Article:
A rendering of the proposed on-site hotel at the Burlington International Airport was presented to the Development Review Board last week.

DRB Reviews Airport Hotel Proposal

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Thursday April 26, 2018

Development Review Board members got their first glimpse of plans for a five-story, 105-room airport hotel, proposed at the south end of the existing parking garage facing Airport Drive, during a sketch plan application presented to the board April 17.

Although it is a new application, the idea for an on-site hotel has been in the works for years to accommodate the needs of travelers coming from the eastern townships, southern Quebec, the Northeast Kingdom, New Hampshire and New York.

“When I say I’m excited to be here, I really am. It’s been a long road to get to this point,” said Greg Rabideau of Rabideau Architects before kicking off the hearing.

Rabideau explained that the airport started the hotel project in the summer of 2015. Rabideau Architects, Alpha Inn Management, and DEW Properties make up the architect and developer team, respectively. In January 2016 The team went to work on the design as well as the lease terms that eventually allowed the sketch plan application to come before the board.

A number of possible locations for the hotel were evaluated, but the team settled on this space as it provided the best relationship to the parking garage. The five-story hotel is proposed to be level with the garage and to create a canopy over the garage entrance; therefore, the airport is asking for a height waiver. The applicant has decided to be reviewed as a Planned Unit Development in order to resolve this issue.

Entry into the hotel will be through a two-lane canopied drive lane. One lane will be for curbside service, while the other will provide access to the fire lane between the hotel and the garage. To get to the airport from the hotel, from the first floor, patrons can use an outdoor pedestrian path that runs along the garage side of the airport before crossing over. Travelers also have access via the covered sky bridge that connects the garage to the airport.

In addition to the convenience of proximity, the airport hotel will tout other amenities, such as a restaurant, fitness center, lounge area, a ground-level patio, and an observation deck on the fifth floor where visitors can watch the aircraft come and go. These services and amenities would not be exclusive to hotel guests; they would be available to the public.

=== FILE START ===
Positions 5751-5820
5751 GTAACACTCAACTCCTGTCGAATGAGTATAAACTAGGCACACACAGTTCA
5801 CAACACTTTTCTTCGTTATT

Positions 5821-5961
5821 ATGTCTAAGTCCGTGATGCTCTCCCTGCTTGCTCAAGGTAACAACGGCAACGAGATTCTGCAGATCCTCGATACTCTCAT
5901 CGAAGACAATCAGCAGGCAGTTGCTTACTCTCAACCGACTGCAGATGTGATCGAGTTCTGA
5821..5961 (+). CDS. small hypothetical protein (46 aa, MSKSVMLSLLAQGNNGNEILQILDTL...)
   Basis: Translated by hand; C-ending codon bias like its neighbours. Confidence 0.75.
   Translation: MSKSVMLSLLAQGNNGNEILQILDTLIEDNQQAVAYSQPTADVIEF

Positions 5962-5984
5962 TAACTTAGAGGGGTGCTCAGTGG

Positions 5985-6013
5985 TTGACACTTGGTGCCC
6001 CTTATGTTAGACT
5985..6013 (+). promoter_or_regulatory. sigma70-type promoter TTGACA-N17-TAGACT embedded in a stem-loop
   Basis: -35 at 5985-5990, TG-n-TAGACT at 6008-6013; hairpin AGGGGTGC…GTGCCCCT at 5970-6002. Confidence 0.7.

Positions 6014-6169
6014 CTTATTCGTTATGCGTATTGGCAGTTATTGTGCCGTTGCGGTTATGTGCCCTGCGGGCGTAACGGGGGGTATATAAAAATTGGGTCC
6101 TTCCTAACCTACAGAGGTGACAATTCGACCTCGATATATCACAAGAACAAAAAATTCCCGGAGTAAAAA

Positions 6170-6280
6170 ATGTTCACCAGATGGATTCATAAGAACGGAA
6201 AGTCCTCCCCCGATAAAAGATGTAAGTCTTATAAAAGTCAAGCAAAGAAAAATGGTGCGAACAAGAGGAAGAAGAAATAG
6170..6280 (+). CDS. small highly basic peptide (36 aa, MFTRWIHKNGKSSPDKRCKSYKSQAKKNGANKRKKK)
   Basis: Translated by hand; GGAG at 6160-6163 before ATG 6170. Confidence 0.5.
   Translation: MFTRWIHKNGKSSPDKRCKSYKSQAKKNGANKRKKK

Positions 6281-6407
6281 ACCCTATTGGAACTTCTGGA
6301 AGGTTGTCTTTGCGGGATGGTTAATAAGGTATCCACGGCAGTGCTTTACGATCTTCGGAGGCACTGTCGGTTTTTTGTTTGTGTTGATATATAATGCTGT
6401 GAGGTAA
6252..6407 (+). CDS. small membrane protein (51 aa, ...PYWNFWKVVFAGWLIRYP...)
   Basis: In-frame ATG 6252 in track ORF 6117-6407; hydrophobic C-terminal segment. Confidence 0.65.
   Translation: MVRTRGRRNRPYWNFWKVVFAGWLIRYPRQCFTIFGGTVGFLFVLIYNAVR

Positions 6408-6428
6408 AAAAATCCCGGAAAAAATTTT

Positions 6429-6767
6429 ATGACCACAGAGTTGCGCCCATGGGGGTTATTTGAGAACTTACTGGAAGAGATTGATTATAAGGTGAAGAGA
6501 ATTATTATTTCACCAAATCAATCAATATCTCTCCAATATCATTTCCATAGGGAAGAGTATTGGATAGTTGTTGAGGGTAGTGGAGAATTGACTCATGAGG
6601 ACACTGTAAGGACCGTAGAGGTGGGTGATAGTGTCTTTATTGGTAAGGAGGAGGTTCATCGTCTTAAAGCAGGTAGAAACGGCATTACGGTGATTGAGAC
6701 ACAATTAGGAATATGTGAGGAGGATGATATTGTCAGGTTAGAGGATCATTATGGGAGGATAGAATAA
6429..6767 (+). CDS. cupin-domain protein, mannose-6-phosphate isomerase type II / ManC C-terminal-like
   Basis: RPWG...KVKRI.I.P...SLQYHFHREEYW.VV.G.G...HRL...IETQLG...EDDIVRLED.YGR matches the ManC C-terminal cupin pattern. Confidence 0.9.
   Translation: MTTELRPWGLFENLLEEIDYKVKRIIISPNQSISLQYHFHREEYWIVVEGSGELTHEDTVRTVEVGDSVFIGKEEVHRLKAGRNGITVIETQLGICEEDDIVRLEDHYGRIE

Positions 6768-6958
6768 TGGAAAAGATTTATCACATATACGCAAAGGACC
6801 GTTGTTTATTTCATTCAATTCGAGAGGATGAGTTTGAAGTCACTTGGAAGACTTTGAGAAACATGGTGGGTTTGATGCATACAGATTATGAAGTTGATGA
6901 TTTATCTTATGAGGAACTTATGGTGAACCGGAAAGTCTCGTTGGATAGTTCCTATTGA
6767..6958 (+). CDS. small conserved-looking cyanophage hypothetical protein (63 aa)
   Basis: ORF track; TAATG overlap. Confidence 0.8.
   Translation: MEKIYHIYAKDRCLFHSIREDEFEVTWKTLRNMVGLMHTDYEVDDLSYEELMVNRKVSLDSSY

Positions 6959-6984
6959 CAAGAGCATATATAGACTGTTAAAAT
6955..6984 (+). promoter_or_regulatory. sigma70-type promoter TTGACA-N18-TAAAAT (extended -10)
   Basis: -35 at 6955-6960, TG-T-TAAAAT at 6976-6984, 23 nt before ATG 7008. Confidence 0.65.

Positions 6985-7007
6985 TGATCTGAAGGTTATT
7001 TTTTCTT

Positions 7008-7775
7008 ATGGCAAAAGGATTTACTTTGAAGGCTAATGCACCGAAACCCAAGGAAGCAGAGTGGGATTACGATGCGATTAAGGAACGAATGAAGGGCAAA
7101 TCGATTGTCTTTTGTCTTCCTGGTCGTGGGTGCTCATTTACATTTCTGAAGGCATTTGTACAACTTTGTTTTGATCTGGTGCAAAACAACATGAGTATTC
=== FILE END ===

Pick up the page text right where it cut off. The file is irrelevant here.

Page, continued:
Architecturally, the building materials will be a mix of stone, brick, and clapboard siding as well as modern accents, including a roof overhang supported by modern wooden brackets. It was noted that the design is intended to harken back to “aviation’s earliest days” and distinguish itself as anything but boxy.

As for parking, the airport is not proposing any additional spots at this time. The airport currently holds 2,300 garage spaces and 400 surface spaces. Some board members were skeptical whether an added hotel with no extra parking would suffice.

“On average, it’s about 50-60 percent occupied,” Rabideau said, referring to the garage. At peak times, such as school breaks, it could spike up to about 80 percent. “They monitor that [parking] closely because it’s a big part of their revenue stream.”

The project team will conduct a traffic analysis and present the findings to the board at a future hearing.

The restaurant, which will be located on the first floor, will offer breakfast, lunch, and dinner, and could include a bar. The entire hotel could require up to approximately 30 employees.

Additionally, Rabieau presented his case for how this fits the classification of an “accessory use” to the airport. This classification is necessary since the project is in the airport district and transit overlay district, and a hotel is not an allowed use within the airport district. Proving that it fits other uses designated to serve aviation passengers and the industry is a work-around, staff said.

A hotel franchise has not yet been determined. The team will return to the board for a second-round hearing with updated analyses and details.

Construction could commence as early as this year and be up-and-operating in 2019.


SOURCE: Miranda Jonswold, Correspondent